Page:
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Scientists strive for Olympic masterstroke

08/04/04

Scientists strive for Olympic masterstroke

Photo of Ian Wynne in Kingston University's Human Performance Laboratory.Two of the country’s leading oarsmen are pushing themselves to the limit at Kingston University’s Human Performance Laboratory in the lead-up to this summer’s Olympic Games. Ian Wynne and Paul Darby-Dowman, who are members of the British flatwater kayaking team, have enlisted the help of Life Sciences staff ahead of a make-or-break Olympic qualifier in May.

Senior lecturer in sports science and former Great Britain kayaker Dr Ken Van Someren is heading the team of experts monitoring the athletes’ performance and training progress. Techniques being used included measuring oxygen consumption rates and levels of blood lactate during exercise, he said. “We are looking at blood lactate because it is an indication of lactic acid production in the muscle, which causes fatigue and reduces performance,” Dr Van Someren explained. “Oxygen consumption, meanwhile, reflects the endurance capacity of the athlete – the higher it is the better. If we find overall fitness levels are not as good as they could be, we can recommend changes to their training programme to improve performance.”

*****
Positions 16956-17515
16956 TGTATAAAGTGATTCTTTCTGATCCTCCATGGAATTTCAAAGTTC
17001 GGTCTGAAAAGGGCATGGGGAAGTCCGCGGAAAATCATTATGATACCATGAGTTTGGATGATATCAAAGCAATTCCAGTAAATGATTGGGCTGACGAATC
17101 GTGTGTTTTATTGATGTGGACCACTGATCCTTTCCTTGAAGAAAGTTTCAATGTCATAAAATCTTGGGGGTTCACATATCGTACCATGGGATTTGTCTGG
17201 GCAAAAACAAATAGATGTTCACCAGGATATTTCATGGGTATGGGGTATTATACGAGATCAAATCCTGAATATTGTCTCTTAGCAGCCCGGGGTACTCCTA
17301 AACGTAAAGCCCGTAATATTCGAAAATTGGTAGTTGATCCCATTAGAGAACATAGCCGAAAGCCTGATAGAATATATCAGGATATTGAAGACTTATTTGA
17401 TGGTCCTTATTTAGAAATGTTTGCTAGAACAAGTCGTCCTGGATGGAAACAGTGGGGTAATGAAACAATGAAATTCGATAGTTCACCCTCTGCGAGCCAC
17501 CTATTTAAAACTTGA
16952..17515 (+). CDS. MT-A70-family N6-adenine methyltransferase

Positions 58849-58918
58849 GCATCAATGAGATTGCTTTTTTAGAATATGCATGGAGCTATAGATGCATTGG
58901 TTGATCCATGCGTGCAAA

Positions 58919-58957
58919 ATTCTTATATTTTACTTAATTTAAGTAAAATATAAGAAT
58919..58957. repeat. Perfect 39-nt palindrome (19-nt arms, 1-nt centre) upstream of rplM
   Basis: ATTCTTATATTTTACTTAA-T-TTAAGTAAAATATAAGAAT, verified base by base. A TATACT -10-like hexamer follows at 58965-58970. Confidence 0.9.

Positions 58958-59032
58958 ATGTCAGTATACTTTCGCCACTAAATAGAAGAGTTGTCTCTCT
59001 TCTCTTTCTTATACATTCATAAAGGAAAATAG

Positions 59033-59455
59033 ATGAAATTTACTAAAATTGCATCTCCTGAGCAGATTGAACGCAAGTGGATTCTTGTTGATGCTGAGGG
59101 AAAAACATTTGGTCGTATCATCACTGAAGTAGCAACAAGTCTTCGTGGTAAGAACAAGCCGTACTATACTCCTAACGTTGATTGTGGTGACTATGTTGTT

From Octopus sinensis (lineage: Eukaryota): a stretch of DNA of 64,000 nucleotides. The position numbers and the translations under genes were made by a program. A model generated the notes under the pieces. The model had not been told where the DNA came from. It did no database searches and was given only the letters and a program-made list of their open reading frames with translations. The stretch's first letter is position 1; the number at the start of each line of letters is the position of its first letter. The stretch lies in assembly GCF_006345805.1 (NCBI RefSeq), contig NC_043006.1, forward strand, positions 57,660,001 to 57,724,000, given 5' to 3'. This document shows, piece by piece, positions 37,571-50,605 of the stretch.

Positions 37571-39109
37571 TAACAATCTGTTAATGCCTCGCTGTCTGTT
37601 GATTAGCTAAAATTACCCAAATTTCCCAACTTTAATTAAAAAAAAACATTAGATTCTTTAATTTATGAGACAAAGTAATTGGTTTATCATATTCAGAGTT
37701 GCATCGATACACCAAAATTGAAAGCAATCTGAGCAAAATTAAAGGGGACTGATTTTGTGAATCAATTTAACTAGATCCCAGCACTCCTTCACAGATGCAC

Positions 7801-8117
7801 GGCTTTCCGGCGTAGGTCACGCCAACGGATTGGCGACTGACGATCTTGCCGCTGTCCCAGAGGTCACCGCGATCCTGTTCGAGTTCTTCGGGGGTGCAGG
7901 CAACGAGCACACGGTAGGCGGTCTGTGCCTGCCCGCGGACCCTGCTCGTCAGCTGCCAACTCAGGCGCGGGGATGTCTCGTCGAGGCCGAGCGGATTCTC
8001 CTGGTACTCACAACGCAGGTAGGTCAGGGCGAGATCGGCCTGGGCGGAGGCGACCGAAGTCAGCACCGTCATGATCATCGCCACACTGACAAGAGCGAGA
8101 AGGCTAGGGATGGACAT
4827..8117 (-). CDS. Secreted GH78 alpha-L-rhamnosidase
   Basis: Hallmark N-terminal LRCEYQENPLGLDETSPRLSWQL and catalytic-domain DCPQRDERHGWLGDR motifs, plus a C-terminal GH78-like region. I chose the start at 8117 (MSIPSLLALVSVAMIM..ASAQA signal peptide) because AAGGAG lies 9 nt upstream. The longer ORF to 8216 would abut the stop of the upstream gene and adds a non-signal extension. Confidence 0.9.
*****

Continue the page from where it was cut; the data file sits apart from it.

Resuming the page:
The Human Performance Laboratory in based in the Eadweard Muybridge Building at the University's Penrhyn Road campus and is accredited by the British Association of Sports and Exercise Sciences. Last year the British Olympic Association chose the University as an acclimatisation training centre for athletes preparing for the Games.

Wynne and Darby-Dowman, who have been kayak partners for two years, are confident that, with the University’s assistance, they can not only qualify for Athens but mount a successful medal challenge. “The tests we do at Kingston form the basis of our training regime,” Wynne said. “I will go into the final Olympic qualifying event full of confidence because I know I’m getting the best support possible.” Darby-Dowman believes the facilities available at the University have been invaluable in the duo’s preparations. “The difference between going to Athens and staying at home could be a fraction of a second. The feedback we’re getting from the sports science staff about our fitness levels will maximise our chances,” he said.

Both men are already seasoned Olympians. Wynne reached the semi-finals of the individual 500m kayak sprint at the Sydney Olympics in 2000. Darby-Dowman and former teammate Ross Sabberton also made it to the semi-final stages in the team 500m and 1000m events.

 

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